IV. Voluntary Exchange Association. Exchange began as a simple barter of commodities. This involved no promise, no risk and no usury. The limitations of barter were removed by complex barter, in which one selected commodity was used as a medium of exchange. However, the owners of the mediating commodity have a valuable monopoly and can charge tribute or interest for the use of the exchange media or money. In voluntary, mutual exchange associations this tribute can be eliminated by letting all products serve as medium of exchange. The effect is to use any wealth (goods) as basis for money. The title to the wealth (money) is exchanged and the actual wealth is thus transferred from one person to another. Such methods have been worked out in Proudhon's People's Banks, Greene' s Mutual Banks.

V. Voluntary Arbitration Association. When two parties to a contract are in disagreement; when dispute arises as to when or how much harm has been done to one's person or property, the disputants can settle the dispute out of courts intelligently; amicably and cheaply by voluntary arbitration.

VI. Voluntary Association of Mutual Understanding. ... the parties can have education, counsel or therapy ... would commit themselves to submit grievances and conflicts to such a procedure ...

VII. Voluntary Trust Association. A way to by‑pass courts, law and government for conveying property and, executing wills and peaceful intentions.

VIII. Voluntary Health Association. ....

IX. Voluntary Demographic Homestead Associations. … practicing replacement reproduction …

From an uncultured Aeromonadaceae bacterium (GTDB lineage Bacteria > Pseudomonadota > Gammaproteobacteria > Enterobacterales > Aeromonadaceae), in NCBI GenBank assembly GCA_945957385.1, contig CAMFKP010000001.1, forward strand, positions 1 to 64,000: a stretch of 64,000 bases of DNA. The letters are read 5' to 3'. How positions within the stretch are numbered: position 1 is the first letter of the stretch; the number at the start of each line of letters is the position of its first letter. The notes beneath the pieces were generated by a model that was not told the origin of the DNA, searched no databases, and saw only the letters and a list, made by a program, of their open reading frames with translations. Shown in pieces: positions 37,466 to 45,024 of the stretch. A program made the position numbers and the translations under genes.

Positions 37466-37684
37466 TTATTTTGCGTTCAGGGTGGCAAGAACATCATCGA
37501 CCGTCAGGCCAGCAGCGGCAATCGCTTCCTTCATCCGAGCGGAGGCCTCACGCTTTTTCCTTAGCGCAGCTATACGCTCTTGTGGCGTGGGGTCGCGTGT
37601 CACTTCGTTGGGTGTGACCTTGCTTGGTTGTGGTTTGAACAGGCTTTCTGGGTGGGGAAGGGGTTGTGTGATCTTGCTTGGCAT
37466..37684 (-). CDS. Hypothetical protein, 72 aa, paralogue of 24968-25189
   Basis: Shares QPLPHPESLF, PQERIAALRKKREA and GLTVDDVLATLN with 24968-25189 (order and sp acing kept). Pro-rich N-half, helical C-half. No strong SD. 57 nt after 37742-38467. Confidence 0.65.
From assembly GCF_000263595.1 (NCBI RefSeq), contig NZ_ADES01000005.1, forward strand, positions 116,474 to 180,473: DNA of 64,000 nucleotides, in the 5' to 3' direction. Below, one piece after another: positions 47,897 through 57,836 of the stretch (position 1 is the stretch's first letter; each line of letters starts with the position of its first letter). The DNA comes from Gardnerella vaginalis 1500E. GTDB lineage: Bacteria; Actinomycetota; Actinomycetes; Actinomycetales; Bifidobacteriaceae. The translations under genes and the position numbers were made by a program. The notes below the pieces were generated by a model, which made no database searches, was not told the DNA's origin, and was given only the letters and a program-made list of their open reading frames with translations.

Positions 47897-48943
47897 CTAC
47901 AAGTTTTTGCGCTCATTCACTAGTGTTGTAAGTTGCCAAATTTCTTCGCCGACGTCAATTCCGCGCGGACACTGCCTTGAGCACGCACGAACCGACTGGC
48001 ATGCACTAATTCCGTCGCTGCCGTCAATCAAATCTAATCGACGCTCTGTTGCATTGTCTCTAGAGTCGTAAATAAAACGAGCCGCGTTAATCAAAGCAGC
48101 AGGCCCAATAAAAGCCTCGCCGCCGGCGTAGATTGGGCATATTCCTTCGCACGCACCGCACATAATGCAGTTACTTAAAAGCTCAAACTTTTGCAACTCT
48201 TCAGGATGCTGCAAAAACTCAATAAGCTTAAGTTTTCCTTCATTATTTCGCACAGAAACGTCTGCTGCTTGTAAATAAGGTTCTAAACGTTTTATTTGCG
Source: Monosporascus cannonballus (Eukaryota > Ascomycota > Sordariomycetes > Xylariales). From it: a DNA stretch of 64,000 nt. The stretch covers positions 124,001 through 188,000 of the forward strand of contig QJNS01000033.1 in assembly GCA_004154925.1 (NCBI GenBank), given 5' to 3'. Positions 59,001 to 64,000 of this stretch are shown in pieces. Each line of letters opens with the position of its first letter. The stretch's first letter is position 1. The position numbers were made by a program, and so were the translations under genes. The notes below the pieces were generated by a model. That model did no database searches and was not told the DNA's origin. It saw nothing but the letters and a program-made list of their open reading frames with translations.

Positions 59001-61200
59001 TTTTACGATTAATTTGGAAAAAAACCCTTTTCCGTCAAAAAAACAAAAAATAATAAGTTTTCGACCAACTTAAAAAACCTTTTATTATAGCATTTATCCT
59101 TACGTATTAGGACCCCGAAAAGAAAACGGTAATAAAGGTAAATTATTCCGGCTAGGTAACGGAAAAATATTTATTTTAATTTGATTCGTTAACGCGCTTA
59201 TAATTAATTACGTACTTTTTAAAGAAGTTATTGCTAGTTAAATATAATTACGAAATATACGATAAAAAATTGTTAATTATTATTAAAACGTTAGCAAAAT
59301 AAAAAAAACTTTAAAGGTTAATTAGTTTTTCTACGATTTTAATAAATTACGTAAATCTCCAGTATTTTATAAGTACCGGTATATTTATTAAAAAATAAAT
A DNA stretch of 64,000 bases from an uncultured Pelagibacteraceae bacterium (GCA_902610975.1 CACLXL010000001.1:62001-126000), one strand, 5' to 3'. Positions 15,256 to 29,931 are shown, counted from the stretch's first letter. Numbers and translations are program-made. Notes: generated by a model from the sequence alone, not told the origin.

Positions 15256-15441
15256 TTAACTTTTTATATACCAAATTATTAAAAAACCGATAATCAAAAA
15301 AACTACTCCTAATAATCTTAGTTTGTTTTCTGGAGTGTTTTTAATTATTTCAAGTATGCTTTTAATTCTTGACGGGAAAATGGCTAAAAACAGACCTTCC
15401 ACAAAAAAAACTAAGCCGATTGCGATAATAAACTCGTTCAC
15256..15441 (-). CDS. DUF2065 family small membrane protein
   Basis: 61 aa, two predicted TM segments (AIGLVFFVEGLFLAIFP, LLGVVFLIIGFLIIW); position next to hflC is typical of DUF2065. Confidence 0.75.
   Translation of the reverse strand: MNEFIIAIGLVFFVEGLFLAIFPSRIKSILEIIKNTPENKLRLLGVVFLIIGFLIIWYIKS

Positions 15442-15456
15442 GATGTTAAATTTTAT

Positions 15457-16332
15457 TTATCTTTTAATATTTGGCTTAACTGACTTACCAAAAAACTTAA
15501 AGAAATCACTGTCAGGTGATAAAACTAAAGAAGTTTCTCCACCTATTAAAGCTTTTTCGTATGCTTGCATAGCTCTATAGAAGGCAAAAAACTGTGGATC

X. Voluntary Building Association. …

XI. Voluntary Tool Sharing Association. Costly tools and rarely used equipment can be shared by cooperative purchase, and by rental arrangements for use and maintenance.

XII. Voluntary Holding Association. Elderly persons with savings may invest in the physical equipment of a community. These assets become their basis for membership and old‑age insurance. Younger and more vigorous members could build up equity in a community by investing their labor. The physical assets could be the basis of issue of voluntary scrip or exchange media to pay for this labor. 
[Note by John Zube: Only to the extent that they do supply daily needed services, like gas, electricity, petrol, medical services, paying the rent, police protection, etc. Capital assets cannot be transformed into currency but only into capital securities.- J.Z. 12.11.01.]

XIII. Voluntary Defense Association. Benjamin Tucker said, 'Force of offense is the principle of the State, while force of defense is the principle of liberty.' Cynics sometimes say that 'might is right,' and moralists often reverse the statement. Laurence Labadie has pointed out more accurately that 'The idea of right prevails of him who has the might.' Thus it behooves the peaceful persons to combine, to develop their defensive powers. Usually peaceful persons abandon the whole field of might to the non‑peaceful. Thus, unconsciously, the peaceful ones become in effect the voluntary or reluctant slaves of those who would inflict a satisfactory amount of trouble on those who don't submit. An intelligent appreciation of might should be substituted for the emotional interest which has usually prevailed: Peaceful persons can associate in a voluntary defense association, which would include patrolling and inspection. With land, exchange, and other economic activity carried on by non‑exploitive voluntary associations, the major causes of military aggression would be eliminated. Voluntary defense associations could become adequate to likely aggressive incidents. Members would pay for the defence service they want, and not pay for services they don't want and don't get.

XIV. Association of Voluntary Associations. A federation of voluntary associations could replace the political state.